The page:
You may be interested to know that my FT pseudonym of Falcon comes from Robert Falcon Scott and that my old DT Toughie pseudonym of Campbell comes from the actor George C. Scott, the C being Campbell.

    1. Thanks for popping in. I clearly was stretching the “themed” parts a bit too far. but the puzzle was top-notch nonetheless.

    2. Thanks for:
      the test
      making me feel better for not spotting the theme
      & for popping in
      One thought, when you set the puzzle do you think of the day it may appear?

    3. Let me also add my appreciation for your visit. The matter of duplication of pseudonyms came up on my very first contribution to Big Dave’s blog nearly ten years ago (http://bigdave44.com/2010/09/15/dt-26346/#comment-54591). How ironic that after all these years I should find myself reviewing your puzzles on a regular basis. Although, in the wild, falcons are apparently very territorial, I hope these two Falcons can coexist on the same territory.

  33. Many thanks to the setter and Falcon. I also enjoyed this one and didn’t encounter any problems.

    My favourite among many excellent clues was my last one in, 16d.

  34. I really enjoyed this, loved Sherlock Holmes books and D. Sayers, particularly the TV series with LPW, can’t remember the actor’s name but he was super. My fave was 1d, dear Mrs. Hudson. I needed e-help for 16d, last in.
    Thanks for the fun Campbell and Falcon for the hints and tips.

    1. Having been a bell ringer my favourite Sayers novel featuring the sleuthing Lord was “The Nine Tailors”. Mind you, I doubt being stuck in a belfry while the bells around you rang the 3 hours of a peal would drive you insane but she did get Stedman Triples right.

  35. In response to LabradorsruleOK, the answer is no. However, if the editor thought a particular Monday date deserved a themed crossword, I would be pleased to do one.

    1. If the RSPB or Natural History Museum wanted a themed crossword you could be Markham!

      1. Yes..
        It’s my mum’s birthday.
        She is going to be 80.
        We could have a theme about her.
        After all, her greatest achievement was to bring me into this world.

  36. */***. A really good Monday puzzle and probably one for new puzzlers to get their teeth into. 10a was my favourite. Thanks to the setter and Falcon.

  37. Standard Monday fare, a pleasant early evening solve that kept me entertained.
    Thanks to setter and Falcon for review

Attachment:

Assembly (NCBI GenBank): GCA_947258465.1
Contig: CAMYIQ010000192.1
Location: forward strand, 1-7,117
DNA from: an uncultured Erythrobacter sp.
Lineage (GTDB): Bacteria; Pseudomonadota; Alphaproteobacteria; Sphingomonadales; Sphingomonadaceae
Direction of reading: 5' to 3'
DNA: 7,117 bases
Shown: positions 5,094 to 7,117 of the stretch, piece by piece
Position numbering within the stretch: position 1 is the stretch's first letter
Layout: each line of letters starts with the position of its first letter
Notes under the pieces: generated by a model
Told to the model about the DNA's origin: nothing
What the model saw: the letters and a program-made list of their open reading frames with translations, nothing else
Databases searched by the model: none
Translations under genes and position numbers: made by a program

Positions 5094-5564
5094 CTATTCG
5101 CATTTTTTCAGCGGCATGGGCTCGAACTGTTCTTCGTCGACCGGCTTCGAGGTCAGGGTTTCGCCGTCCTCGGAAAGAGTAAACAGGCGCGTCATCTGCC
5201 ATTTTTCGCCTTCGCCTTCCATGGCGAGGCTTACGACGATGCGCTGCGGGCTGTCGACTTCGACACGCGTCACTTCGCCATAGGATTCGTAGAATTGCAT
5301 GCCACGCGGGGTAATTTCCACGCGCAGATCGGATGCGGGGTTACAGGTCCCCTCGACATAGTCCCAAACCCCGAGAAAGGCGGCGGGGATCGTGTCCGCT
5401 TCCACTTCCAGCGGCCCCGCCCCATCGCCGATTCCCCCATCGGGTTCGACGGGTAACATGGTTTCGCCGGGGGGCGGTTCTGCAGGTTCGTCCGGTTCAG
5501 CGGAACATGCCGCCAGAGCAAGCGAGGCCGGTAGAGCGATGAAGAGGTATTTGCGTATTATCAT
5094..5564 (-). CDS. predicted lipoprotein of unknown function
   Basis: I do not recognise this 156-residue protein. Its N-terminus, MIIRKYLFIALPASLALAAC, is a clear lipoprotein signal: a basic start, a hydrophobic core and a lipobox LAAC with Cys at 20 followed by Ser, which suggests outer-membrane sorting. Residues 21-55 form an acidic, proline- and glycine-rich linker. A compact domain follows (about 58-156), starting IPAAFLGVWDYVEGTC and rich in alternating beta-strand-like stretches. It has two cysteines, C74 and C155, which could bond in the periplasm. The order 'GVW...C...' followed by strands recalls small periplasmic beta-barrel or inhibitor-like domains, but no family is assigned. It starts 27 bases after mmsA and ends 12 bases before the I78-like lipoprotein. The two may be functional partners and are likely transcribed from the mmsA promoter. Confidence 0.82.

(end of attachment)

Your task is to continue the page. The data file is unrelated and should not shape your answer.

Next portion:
38. Thanks to setter and Falcon for an enjoyable solve today. Just stumbled over the poet (wasn’t paying attention in school obviously) and the landlady. Read lots of detective stories, but strangely never cared for Sherlock Holmes, not in book or tv format. Today’s bonus cryptic 600 is enjoyable and I have almost completed, recommend if you need something else to do.

  39. I usually struggle with Campbell but not today, so either I’m getting on the right wavelength or he was feeling benevolent. I suspect the latter. Lots to like today and favourite clue is going to be 20a, my favourite beer. Many many thanks to Campbell and Falcon.

  40. No problems today, but I found it more difficult than everyone else. I think I struggle looking for synonyms that are not there…27a, spent ages looking for a synonym for ‘telephone’, until I realised that it was much simpler than that.
    Vulcan is good in the Graun today if anyone is bored.
    Thanks all.

  41. I liked everything, but especially enjoy it when compilers share their thoughts – and even answer questions – so thank you to Mr Scott for your fine puzzle and contributions to the blog and to Falcon for your explanations.

  42. A nice easy puzzle to start another week with an enjoyable solve.
    Favourite clues today were 10a, 26a, 16d & 19d
    Thanks to Falcon and setter

  43. I defeated myself by misspelling 2d, which rather upset 10a! Perhaps it was the news that we have only seven days left of Level 4 lockdown here in NZ which distracted me? Level 3 is almost as strict, but I think is necessary for at least two weeks in these troubled times! Keep well, everyone, and stay safe! Thanks to Falcon for the hints, the setter for a grand puzzle, and to everyone for the comments!

  44. Odd what you learn from crosswords. Not for the first time I differed from others. I thought deal was a tree! However, it still enabled me to get the answer and parse. 16d was my favourite. It seems like this was a marmite clue. Only pause for thought was in the SW where 17d and 27a were the last two in. Very enjoyable – thank you very much